3. Lack of Daily Exercise. Women who’ve been exercising to stay healthy before the outbreak slow down their physical activity as gyms and public places of exercise have shut down. This lack of exercise and daily routine shut down ovarian production, lowers estrogen levels, induces insomnia, creates estrogen dominance, eliminates natural energy and metabolism, deregulates bowel function, causes constipation and estrobolome dysfunction, intensifies sugar, and simple carb cravings, and contributes to gut dysbiosis. (Gut dysbiosis and estrogen deficiency create a dysfunctional estrobolome, which in turn, creates estrogen dominance in women. As a result, women are less likely to naturally detoxify their own estrogen or poop every day so they end up storing it in their own tissues. Now women are not only dealing with the side effects of estrogen deficiency, they are dealing with the side effects of estrogen dominance as well.)
  4. Poor Sleep Hygiene. In addition to the lack of exercise women get, poor sleep hygiene creates a dysfunctional circadian rhythm which is critical in the health of the ovaries and gut microflora, not to mention the impact it has on reducing sugar cravings. Without a regular work or school schedule, women tend to stay up later at night, get up later in the day, and nap during the day. This poor sleep hygiene schedule is a recipe for ovarian and gut bacteria disaster and dysfunction, which further leads to mental and physical illnesses. Women are more tired, cranky, and unproductive when their sleep schedules are off. This will carry over into the workplace impacting the productivity of any company.
  5. Lousy Food Choices. Eating healthy is not easy when we are not in a crisis but when in a crisis, women tend to eat more processed and refined foods. They tend to snack more, eat late into the night, and eat high simple carb foods that cause tiredness, fatigue, and brain fog.  Women who suffer from estrogen deficiency in general already have strong cravings for sugar, processed foods, and simple carbohydrates. The further suppressed estrogen gets and remains will make these cravings much worse and difficult to defeat. This affects how women perform in the workplace.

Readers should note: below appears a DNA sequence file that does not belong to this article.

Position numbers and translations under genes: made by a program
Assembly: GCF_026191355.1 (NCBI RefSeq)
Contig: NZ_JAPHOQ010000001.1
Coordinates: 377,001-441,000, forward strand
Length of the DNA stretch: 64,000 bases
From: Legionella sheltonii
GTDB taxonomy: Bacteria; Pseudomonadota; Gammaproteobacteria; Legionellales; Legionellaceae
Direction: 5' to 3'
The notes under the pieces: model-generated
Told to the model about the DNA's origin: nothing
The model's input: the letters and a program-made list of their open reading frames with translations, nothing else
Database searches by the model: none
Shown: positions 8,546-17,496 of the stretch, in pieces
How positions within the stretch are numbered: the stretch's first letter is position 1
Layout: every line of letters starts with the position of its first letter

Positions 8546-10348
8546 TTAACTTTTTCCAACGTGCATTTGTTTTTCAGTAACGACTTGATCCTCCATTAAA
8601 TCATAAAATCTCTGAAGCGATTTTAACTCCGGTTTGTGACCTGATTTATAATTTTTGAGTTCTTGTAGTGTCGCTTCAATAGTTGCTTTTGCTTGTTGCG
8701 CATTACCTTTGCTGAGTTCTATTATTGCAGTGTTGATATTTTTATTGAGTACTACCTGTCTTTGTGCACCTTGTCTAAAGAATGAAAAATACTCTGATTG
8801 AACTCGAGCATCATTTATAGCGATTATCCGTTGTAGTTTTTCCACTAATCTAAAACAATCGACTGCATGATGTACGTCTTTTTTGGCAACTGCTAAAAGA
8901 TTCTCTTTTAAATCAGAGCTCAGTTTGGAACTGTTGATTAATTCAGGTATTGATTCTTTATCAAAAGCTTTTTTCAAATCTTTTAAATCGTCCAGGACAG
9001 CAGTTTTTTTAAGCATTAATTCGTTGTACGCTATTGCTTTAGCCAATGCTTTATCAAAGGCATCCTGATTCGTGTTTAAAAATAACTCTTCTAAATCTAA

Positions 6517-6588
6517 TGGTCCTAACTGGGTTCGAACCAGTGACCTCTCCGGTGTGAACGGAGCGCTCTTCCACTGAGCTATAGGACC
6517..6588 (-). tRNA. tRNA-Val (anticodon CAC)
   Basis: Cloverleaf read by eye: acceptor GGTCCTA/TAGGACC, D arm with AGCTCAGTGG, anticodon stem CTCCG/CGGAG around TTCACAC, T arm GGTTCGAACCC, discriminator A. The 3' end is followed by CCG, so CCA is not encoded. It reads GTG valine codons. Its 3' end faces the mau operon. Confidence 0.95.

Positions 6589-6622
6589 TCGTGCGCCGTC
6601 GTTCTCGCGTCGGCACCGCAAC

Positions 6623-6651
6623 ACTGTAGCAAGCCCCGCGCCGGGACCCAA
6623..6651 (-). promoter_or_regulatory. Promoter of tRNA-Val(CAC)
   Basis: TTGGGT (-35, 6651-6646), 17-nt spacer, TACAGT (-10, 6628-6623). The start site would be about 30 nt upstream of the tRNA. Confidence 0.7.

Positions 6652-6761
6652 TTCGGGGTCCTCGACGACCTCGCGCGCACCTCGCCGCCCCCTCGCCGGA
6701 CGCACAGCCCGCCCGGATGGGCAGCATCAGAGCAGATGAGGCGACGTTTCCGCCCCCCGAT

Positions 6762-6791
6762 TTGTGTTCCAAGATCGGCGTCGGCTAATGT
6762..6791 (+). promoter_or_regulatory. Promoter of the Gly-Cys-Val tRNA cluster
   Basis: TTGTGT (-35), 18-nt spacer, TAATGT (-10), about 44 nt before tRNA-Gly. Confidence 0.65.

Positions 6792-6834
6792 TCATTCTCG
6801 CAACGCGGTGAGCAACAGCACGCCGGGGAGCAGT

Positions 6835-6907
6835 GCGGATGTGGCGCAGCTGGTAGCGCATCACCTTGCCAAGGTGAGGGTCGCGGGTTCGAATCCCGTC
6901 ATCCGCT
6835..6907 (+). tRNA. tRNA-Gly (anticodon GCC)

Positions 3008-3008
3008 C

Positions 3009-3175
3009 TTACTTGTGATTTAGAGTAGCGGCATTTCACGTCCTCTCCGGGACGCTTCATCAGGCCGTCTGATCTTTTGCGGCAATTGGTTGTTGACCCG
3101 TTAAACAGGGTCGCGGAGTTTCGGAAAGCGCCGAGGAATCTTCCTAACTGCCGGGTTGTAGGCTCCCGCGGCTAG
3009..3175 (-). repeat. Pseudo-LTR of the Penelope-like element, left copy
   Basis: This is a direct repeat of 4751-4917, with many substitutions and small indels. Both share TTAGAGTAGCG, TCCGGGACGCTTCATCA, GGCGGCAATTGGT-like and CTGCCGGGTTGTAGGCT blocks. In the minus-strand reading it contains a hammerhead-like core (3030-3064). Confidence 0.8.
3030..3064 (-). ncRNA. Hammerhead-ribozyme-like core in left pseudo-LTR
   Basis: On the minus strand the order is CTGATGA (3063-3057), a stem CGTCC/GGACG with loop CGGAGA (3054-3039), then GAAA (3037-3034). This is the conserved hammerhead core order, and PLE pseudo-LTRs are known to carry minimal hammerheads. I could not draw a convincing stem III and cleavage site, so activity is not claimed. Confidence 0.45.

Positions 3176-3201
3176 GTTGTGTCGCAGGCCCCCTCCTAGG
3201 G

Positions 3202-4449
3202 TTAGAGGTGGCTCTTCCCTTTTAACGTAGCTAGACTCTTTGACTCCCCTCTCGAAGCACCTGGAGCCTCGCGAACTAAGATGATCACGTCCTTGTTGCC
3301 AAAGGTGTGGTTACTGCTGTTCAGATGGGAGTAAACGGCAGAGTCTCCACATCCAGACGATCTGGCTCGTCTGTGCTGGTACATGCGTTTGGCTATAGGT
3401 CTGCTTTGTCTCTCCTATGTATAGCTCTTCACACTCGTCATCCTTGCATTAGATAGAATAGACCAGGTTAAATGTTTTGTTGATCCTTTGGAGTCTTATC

Workplace wellness for women can only be managed by women and how they take care of themselves. You can’t effectively work and be productive if you feel cruddy all the time.  If you want to do well at work or manage your own business, you will need to take the bull by the horns and create a healthy mind and body.

The five best approaches for you to take care of yourself and ensure workplace wellness during the lockdown of the Coronavirus and after is to:

  1. Ditch the hand sanitizers and build your immune system instead.
  2. Sleep 7-8 hours only when the sun is down.
  3. Eat a farm-to-table diet that includes plenty of meat and animal fats.
  4. Find a way to build an at-home gym or obstacle course. Practice yoga.
  5. Optimize your hormones, especially estrogen and Vitamin D.

Understanding what it takes to balance your hormones and keep them balanced will help you stay creative, happy, and functional at work and at home.


Yoeli H, Macnaughton J, McLusky S. Menopausal symptoms and work: a narrative review of women's experiences in casual, informal, or precarious jobs. Maturitas. 2021 Aug 1;150:14-21.



To achieve optimal hormone balance, I encourage you to participate in my signature hormone balancing program, Balance Your Hormones. It is in this program that I set you up for optimal hormone balance and coach you through the hormone balancing process to your Hormone Sweet Spot.